Last month saw the DVD release of the rescue film “The Finest Hours.” Upon its theatrical release earlier this year, The New York Times movie reviewer Stephan Holden wrote, “The waterlogged disaster ‘The Finest Hours’ is a moderately gripping whoosh of nostalgia that shamelessly recycles the ’50s cliché of the squeaky-clean all-American hero.”
That tepid endorsement is enough to convince me that this film is clearly in Ivy Style’s wheelhouse. The movie, which was based on the book by Michael J. Tougias and Casey Sherman, recounts the tale of one of the greatest small-boat rescues in United States Coast Guard history. The squeaky clean all-American hero was Boatswain’s Mate First Class Bernard Webber Coxswain of the 36-foot wooden motorized lifeboat CG-36500, and the leader of a courageous crew of three volunteers. The plot summary provided by Disney, which produced the film, states, “In February of 1952, one of the worst storms to ever hit the East Coast struck New England, damaging an oil tanker off the coast of Cape Cod and literally ripping it in half. On a small lifeboat, faced with frigid temperatures and 70-foot high waves, four members of the Coast Guard set out to rescue the more than 30 stranded sailors trapped aboard the rapidly sinking vessel.”
In our quest to rescue the lore of Ivy Style history, I have uncovered a link between the clothing style we love and this famous maritime rescue. The brand known as Puritan Cape Cod has had a store on the peninsula since 1925, and so I turned to Milton L. Penn, the dapper nonagenarian and Puritan’s elder statesman, to uncover the brand’s history and its relation to the Coast Guard.
The first store on the Cape was in Chatham and served both the locals and the Coast Guard. The store had the contract to supply the station with uniform items such as chinos. The store manager Ben Shufro served for 40 years from 1925-1965. It was Shufro who got the call on February 18, 1952, to come to the Coast Guard station. He was to meet the survivors of the SS Pendleton, measure them, and provide them with dry clothes. Shufro makes an appearance in Tougias and Sherman’s book, as well as other narratives of the rescue. Bernie Weber recounted seeing Shufro measuring crew members in his memoir “Into A Raging Sea: My Life And The Pendleton Rescue.” A photograph by Richard Kelsey captures Shufro, tape measure in hand, engaging with the rescued crew members.
This one shot has immortalized the Puritan brand’s humble yet significant contribution to this heroic story.
Abe Penn founded Puritan in 1919 and arrived on the Cape in 1925. Today there are four stores on the Cape that carry the Puritan name. For many years and to many customers, Puritan private label clothes carried all the cachet of a top brand. Recently the Penn family realized that their brand’s history needed to be better articulated, and in 2011 The Chatham Chino Company was born.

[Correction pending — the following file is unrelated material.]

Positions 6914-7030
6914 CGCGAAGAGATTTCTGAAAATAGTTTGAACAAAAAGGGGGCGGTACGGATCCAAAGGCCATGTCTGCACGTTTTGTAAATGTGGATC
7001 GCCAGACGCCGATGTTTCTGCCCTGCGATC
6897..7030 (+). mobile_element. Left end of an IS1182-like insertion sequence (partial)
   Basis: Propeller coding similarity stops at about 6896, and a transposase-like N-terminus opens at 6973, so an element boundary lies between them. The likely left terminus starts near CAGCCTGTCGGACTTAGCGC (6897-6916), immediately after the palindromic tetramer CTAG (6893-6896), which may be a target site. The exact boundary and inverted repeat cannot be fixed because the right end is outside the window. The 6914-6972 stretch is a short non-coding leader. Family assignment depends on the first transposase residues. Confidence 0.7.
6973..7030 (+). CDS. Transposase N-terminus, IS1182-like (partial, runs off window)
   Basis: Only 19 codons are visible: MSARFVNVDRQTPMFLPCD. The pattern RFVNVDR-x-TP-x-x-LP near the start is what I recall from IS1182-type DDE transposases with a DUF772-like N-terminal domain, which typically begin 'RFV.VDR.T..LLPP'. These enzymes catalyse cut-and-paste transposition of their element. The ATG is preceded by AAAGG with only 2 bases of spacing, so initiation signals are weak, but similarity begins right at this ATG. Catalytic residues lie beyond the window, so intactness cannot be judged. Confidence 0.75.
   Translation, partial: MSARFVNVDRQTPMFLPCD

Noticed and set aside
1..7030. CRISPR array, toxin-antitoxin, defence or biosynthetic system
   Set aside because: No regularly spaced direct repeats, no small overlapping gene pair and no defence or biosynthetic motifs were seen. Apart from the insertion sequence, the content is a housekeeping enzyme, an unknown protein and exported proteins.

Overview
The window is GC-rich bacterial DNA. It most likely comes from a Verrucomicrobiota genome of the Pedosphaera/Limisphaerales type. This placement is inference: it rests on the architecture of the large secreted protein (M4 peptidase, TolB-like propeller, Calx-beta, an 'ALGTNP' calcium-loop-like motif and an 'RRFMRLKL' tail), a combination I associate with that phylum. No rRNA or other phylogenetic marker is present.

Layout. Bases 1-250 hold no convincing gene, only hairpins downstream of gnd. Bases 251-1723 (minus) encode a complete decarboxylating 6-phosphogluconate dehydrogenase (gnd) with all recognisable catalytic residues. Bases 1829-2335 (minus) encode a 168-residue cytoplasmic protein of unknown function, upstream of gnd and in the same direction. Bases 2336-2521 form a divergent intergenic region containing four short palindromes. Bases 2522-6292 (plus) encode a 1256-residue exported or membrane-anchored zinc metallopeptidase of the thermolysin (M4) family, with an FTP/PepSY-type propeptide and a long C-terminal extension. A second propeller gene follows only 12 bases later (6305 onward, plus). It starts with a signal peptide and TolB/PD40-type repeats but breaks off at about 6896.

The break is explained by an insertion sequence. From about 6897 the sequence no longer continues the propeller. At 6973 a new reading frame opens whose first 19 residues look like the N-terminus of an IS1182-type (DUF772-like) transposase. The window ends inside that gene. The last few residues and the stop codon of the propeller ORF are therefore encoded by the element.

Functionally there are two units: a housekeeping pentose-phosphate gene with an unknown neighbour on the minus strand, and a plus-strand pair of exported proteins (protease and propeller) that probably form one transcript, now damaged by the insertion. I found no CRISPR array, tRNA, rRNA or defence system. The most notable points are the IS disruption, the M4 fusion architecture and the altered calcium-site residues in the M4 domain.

Reaching back to 1925 and its association with the Coast Guard, Puritan created a new coastal lifestyle brand built around a chino that pays homage to the past but is wholly designed to the standards of the third generation of the Penn family. When the pants arrived for the June 2012 launch, co-owner Jim Penn recounts, the excitement gave way to concern. “We tried the pants on and they were the wrong fit and silhouette,” he says, “so we sent the entire order of 1,000 pairs back.” The Penns lost their summer profits, but feel they preserved the integrity of their new brand. The pants became officially available in September 2012 and are made from salt-washed, weathered 9.8-ounce cotton twill. They have a 10.5-inch rise, measure 20.5 inches at the knee and have a 19-inch leg opening.
Now five years old, the Chatham Chino Company has garnered local and regional press, including a feature in Cape Cod Life. It has also been introducing new products. The Chatham Chino Company’s logo is the Coast guard double hurricane flag, so consider yourself warned that one day you may see someone wearing the flags on chinos, belts, shirts, ties and hats. Of course, if you are an early adopter others will wonder where you got your alarmingly good coastal gear.
As for myself, I thought the double hurricane design was artfully rendered by the company in 2013 when it released a set of two Tervis Tumblers. I could see myself drinking a Dark & Stormy from them. A grim jest, perhaps, but truthfully that’s the closest I care to get to hurricane conditions. — CHRISTOPHER SHARP